In the 1980s Donald A. Wolheim reprinted most of the John Brunner bibliography. Brunner rewrote or edited novelettes that he had published in the 1950s in magazines or the 1960s in Ace Doubles.
When you read a Brunner novel you never know if you re going to get one of the lesser ones that he knocked off in great numbers or one of the great ones.
Manshape is a much better novel than the ones I have been reading. It was published as "Bridge to Azrael" in 1964 in Astounding and Campbell must have thought it good enough to commission cover art.
The sciencefictional idea is that the colonies of Earth are connected with a bridge system that allows people to move instantly across hundreds of light years. This bridge system connects the known outposts of Earth that left in the distant past in a diaspora. These colonies have been out of contact and have developed their own cultures. The Earth has discovered the planet Azrael which has developed an ascetic religious system that permeates the society. Ritual flogging and suicides dominate the culture.
The problem is that Azrael does not want to rejoin with Earth and denies Earth the right to build a bridge on the planet.
The underlying them is one of depression and suicide. Several characters are clinically depressed and several commit suicide. The book is really dealing with the problem of depression and suicide and it used the depressed and suicidal planet of Azrael as the foil for a philosophical discussion.
This is not as bad as it sounds. Dealing with the neurotic society becomes a real problem since the planet’s rejection of Earth threatens everyone’s own attitudes about death and dying. By denying the bridge Azrael has denied Earth’s Raison D’etre for the past several hundred years. Society is threatened and the depressive and suicidal culture of the Azraelites begins to spread.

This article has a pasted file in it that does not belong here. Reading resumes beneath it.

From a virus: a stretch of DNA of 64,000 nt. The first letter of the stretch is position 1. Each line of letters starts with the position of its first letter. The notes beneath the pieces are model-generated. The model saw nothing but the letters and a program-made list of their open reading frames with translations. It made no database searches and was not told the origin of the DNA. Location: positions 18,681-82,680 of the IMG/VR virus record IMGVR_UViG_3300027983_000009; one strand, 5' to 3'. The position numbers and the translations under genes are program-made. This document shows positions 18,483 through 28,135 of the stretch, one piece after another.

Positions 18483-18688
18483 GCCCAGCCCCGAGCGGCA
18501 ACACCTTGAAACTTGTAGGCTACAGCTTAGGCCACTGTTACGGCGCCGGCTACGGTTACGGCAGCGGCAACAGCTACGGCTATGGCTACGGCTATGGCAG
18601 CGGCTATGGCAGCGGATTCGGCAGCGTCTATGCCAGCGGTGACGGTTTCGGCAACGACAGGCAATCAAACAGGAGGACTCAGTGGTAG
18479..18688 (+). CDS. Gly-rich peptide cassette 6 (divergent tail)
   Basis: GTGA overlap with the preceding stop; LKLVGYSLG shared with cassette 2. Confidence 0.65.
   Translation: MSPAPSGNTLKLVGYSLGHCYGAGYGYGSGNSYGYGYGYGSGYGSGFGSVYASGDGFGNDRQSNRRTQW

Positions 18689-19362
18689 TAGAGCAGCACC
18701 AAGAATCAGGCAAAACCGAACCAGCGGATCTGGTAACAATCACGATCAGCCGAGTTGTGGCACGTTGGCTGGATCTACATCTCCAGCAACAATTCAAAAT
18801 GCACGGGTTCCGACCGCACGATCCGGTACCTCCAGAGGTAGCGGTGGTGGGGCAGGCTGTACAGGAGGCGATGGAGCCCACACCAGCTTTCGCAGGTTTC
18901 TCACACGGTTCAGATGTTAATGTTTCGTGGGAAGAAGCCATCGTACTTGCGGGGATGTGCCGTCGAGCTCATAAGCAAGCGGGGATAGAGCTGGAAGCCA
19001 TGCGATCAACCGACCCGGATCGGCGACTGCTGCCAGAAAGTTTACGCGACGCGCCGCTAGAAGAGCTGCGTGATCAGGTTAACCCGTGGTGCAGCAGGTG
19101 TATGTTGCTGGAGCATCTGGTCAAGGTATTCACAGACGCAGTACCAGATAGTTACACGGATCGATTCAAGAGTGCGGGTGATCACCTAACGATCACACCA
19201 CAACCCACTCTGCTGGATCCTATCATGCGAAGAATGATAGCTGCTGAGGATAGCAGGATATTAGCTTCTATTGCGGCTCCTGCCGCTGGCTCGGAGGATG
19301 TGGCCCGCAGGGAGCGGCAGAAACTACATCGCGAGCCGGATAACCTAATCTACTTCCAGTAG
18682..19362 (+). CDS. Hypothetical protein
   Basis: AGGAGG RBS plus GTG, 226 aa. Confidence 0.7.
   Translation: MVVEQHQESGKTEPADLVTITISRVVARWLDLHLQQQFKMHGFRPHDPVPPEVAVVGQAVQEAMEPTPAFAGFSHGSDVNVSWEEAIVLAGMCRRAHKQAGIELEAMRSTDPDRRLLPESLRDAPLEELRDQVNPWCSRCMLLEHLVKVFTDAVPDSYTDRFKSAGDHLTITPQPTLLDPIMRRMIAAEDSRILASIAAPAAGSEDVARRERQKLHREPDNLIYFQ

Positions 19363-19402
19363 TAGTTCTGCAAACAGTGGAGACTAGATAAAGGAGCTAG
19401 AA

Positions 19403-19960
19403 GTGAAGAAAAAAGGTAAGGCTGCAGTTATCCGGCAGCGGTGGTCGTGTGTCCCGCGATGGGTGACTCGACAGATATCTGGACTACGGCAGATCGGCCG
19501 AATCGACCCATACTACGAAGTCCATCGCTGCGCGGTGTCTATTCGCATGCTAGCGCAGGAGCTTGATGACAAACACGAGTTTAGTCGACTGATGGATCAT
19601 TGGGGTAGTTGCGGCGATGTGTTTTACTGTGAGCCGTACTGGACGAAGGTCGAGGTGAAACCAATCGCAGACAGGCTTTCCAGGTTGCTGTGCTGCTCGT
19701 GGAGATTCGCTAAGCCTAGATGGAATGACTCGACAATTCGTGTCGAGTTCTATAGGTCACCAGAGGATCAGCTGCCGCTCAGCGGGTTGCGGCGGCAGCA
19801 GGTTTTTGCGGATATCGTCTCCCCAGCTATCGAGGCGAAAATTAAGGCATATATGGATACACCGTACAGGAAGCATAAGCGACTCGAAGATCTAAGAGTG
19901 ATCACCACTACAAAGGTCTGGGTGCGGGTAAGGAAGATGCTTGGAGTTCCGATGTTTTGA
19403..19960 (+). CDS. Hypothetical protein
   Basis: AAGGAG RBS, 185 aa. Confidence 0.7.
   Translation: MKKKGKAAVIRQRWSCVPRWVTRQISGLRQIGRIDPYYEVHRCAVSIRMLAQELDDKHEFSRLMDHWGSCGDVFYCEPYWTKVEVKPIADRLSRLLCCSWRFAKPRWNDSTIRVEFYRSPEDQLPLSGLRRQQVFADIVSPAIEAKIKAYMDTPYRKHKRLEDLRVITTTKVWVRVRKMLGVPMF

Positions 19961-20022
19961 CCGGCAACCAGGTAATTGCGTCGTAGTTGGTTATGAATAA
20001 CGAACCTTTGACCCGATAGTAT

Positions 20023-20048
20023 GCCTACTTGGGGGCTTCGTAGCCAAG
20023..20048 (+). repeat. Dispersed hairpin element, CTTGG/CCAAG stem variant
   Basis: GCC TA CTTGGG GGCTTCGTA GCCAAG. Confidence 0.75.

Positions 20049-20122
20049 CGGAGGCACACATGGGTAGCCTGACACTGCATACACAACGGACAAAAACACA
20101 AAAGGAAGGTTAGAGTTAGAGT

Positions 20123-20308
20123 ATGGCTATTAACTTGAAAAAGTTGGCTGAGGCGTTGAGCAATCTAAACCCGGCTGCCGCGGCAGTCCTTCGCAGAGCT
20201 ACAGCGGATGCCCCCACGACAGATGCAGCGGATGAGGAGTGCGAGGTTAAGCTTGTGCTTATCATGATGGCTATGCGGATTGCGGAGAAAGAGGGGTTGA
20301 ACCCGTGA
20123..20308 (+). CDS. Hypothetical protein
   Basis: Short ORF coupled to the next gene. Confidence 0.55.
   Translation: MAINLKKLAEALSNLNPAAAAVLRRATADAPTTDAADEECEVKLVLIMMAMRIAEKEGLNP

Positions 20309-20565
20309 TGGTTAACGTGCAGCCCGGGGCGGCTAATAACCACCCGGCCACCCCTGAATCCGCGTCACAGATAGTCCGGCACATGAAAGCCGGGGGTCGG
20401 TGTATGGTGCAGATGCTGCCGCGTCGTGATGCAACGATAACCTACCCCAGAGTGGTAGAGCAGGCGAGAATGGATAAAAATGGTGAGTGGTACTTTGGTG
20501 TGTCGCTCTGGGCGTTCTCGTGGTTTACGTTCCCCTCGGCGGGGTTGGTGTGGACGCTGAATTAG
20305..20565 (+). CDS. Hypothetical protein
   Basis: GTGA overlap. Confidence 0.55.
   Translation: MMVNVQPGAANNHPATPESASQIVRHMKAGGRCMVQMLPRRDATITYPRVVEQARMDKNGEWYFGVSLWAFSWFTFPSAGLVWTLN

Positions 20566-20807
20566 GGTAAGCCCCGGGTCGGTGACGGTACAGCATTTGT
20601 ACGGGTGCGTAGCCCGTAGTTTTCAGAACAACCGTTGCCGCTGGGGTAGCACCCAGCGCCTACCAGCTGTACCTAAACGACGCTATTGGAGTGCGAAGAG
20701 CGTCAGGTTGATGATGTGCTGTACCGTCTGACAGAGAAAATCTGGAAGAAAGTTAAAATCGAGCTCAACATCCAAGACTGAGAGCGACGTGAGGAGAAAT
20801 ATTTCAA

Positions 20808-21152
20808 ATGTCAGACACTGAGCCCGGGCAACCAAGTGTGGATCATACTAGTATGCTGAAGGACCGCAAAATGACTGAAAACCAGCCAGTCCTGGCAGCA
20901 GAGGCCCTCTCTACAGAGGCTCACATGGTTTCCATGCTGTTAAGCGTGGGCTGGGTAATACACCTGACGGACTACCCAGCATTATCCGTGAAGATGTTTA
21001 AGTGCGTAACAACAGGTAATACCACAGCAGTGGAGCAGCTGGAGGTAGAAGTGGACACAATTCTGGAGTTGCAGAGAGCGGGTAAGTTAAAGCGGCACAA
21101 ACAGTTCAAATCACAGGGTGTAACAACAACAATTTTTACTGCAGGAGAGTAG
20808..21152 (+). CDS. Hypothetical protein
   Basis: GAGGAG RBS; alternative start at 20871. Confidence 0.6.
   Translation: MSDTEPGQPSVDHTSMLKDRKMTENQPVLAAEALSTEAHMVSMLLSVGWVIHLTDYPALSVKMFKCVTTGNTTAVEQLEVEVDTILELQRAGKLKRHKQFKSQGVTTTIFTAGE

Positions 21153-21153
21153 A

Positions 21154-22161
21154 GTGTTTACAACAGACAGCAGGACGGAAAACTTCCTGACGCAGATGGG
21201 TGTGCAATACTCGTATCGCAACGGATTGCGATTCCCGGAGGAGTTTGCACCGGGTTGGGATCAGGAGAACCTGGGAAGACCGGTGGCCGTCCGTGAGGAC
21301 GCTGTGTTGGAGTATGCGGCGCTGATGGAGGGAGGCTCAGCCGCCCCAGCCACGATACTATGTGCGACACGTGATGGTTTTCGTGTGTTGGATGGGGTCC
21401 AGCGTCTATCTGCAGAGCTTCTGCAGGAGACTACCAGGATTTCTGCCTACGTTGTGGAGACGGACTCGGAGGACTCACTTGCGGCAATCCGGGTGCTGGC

The solution, without giving away the books ending, is based on finding something worse than death. Suicide, in Brunner’s novel, is not about ending life as form of escape or relief. Suicide stems from deep depression and is an expression of the worthlessness of the individual. The suicide feels that he deserves death. He feels that he is so worthless that death is the only logical thing. The person feels that worst thing that can happen is to die and that is just what is needed to justify life. The novel concludes by finding something worse than dying. It makes dying look too good for the depressed society. In order to be truly punished for being so worthless, something worse than death is the only punishment that is deserved.
This "worse than death" scenario is clever, although probably dangerous as a real life solution to suicide. I found Manshape engaging and well paced. There were interesting characters and an interesting problem that was well balanced with the science fiction elements. The novel was a very quick read and I guess that it was only about 60k words.
Like I said, it’s a gamble reading Brunner. He wrote a few novels that just did not work for me. I enjoyed this one. I have a shopping bag with a dozen or more Brunner novels obtained at a garage sale. I will be picking them out at random and reading them on the bus. I am looking forward to the next one.